My 17-year-old son started going swimming every day at our local private pool at 7 a.m. to get in shape for the upcoming fall swim season. He has a workout that his swim team coach Leanne gave to him.
I thought, I could join him at 7 a.m. to swim with him. Bonding time. Time together. I was on swim team my junior and senior years of high school at Cleveland High. Plus, just thinking, it’d be neat to do together in the summers.
I’ve been thinking of that for a while, going swimming at our private pool where we are members and where Gus goes pretty much every day of the summer.
When my daughter was home during college years for two summers, I woke up at 6 a.m. with her to ride my bicycle alongside her on her way to work in Oregon City at the Clackamas County public works department. It was six miles away each way and we’d stop by Coffee Rush for mochas and conversation and it was our time.
I so need to connect with my kids and so I wanted to do this with my 17-year-old son, who is one year away from college. I love finding ways to spend one on one time with my kids.
So, I said to him, “Hey, I’ve thought of swimming in the mornings at our pool. Mrs. wainwright did it last couple of years in the mornings and I’ve been thinking about it since then. I was on swim team in high school, like you are, and I know my doctor said swimming would be good for me. Perhaps, I could I join you tomorrow morning?”
My son said to me: “It’s kind of my time, my meditation time.”
Translated: I was not invited.
Oh okay. What should I do, I wondered.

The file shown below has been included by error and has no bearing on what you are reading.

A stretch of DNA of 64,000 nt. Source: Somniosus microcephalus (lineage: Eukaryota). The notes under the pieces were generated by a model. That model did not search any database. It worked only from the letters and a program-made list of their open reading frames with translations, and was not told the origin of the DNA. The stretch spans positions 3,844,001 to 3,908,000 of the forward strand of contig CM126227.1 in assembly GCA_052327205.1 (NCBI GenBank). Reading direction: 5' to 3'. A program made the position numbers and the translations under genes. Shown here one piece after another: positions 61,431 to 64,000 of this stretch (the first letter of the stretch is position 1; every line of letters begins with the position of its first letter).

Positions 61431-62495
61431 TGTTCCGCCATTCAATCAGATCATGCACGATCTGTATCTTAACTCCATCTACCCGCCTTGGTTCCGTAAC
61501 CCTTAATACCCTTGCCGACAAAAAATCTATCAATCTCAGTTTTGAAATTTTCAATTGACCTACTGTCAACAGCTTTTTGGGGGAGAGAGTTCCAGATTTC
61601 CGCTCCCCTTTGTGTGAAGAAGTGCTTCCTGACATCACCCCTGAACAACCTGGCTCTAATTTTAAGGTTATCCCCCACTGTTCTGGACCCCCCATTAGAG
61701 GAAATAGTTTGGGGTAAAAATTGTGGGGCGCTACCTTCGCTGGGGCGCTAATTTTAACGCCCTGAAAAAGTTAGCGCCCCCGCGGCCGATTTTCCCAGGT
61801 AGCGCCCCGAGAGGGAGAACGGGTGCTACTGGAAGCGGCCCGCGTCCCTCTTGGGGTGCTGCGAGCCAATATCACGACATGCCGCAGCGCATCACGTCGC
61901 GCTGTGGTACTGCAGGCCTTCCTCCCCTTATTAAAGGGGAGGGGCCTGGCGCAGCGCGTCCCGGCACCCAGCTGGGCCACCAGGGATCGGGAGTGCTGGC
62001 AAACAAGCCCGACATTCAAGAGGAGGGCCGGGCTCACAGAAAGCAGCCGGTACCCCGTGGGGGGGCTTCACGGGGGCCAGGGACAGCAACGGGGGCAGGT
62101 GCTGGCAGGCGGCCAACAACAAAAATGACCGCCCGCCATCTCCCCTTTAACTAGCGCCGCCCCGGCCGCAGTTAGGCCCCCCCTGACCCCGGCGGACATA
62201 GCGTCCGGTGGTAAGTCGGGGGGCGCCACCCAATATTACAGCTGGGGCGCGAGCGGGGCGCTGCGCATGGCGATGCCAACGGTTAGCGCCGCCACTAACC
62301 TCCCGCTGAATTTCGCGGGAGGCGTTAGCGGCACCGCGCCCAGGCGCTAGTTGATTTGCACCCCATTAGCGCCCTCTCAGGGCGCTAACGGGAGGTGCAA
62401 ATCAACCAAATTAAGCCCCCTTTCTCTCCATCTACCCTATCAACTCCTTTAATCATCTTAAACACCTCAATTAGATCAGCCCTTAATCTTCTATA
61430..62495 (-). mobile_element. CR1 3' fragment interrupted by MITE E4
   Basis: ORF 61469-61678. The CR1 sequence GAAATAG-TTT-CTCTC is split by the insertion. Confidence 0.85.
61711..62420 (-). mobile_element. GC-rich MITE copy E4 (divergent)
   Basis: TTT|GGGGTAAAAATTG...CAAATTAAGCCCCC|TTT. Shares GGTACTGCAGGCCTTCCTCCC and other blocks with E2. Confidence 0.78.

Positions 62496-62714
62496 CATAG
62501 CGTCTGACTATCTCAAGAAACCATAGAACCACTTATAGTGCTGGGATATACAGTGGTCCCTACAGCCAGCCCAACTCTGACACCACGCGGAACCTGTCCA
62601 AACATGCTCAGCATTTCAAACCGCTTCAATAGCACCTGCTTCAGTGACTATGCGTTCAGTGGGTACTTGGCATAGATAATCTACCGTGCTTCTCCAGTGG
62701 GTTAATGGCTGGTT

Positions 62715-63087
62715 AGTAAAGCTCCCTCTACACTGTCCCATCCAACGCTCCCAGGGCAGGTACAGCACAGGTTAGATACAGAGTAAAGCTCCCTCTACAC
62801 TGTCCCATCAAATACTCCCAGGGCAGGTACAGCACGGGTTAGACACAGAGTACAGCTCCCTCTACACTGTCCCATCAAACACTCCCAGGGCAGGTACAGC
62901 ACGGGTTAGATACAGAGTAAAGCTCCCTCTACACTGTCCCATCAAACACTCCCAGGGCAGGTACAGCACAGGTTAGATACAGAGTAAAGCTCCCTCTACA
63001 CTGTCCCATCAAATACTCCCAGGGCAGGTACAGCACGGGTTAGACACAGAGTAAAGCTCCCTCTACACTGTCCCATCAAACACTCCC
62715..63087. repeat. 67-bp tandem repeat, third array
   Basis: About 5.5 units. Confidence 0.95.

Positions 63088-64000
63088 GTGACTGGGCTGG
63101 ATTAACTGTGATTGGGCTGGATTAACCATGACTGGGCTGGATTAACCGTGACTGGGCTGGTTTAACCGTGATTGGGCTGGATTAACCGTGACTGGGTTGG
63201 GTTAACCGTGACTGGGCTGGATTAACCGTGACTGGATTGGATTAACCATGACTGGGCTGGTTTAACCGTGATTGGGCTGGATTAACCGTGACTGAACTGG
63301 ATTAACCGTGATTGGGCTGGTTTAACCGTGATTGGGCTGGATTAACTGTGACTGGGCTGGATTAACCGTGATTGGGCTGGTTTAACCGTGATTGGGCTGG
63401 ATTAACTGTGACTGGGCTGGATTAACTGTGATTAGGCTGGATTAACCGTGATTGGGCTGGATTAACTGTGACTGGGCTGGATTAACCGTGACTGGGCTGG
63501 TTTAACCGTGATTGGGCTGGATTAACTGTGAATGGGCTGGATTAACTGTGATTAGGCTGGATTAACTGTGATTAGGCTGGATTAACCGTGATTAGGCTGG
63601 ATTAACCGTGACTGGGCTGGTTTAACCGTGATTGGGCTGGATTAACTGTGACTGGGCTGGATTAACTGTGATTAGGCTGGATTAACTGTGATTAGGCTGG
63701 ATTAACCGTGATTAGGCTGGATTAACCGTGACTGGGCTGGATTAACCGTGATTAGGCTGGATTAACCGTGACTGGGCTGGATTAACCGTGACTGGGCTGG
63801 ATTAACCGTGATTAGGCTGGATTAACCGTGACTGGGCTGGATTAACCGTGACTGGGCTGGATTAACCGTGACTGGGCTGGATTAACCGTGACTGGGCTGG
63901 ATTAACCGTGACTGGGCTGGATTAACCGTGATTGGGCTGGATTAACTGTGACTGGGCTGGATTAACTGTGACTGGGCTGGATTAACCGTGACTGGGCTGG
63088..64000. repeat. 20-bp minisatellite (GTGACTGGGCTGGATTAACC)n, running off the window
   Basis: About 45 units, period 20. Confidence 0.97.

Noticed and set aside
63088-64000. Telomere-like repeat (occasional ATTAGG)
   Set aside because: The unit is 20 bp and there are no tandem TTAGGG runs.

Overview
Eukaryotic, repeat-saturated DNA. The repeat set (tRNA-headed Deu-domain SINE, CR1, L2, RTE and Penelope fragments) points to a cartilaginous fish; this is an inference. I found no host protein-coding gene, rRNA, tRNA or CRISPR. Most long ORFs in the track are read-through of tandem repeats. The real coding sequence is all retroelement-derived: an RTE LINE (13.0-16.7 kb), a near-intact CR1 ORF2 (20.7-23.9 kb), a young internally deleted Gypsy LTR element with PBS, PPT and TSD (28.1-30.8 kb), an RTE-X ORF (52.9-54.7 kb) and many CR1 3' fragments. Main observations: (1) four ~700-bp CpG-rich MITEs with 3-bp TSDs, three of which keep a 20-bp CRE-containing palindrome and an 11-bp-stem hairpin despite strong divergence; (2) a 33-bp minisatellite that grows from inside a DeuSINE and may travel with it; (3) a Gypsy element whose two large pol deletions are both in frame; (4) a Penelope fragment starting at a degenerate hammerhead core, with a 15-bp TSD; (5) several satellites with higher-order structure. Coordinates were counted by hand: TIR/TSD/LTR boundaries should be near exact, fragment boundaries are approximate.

Push? Ask again? Ask in a different way?
Nope, that just didn’t feel right. My spirit did not set well with that idea.
I talked to my husband about the situation. He agreed that I should just let him have his time. He said, boys need to grow and figure out who they are alone.
“Hand on loosely but don’t let go.”
So, I decided to get up with him early and see him when he goes off to swim, but then say goodbye as he goes off, alone, to mediate. And swim.
Boys — and girls — as they get to their teen years will begin pushing away from their parents as they try to figure out who they are. They still love us parents. They just need to test their wings.
Hand out. Be there for them. Let them go, explore, adventure alone, with their friends.
Like today, my twins and six of their friends left for a two-day camping trip. Alone. They want to strike out alone. Ride motorcycles and ride boats. Sans parents.
In this case, it was definitely not to mediate and be alone. But the idea is the same.
Thought on parenting (teens): Hang on loosely but don’t let go.
They will cherish us now, but we may not see if for a few years.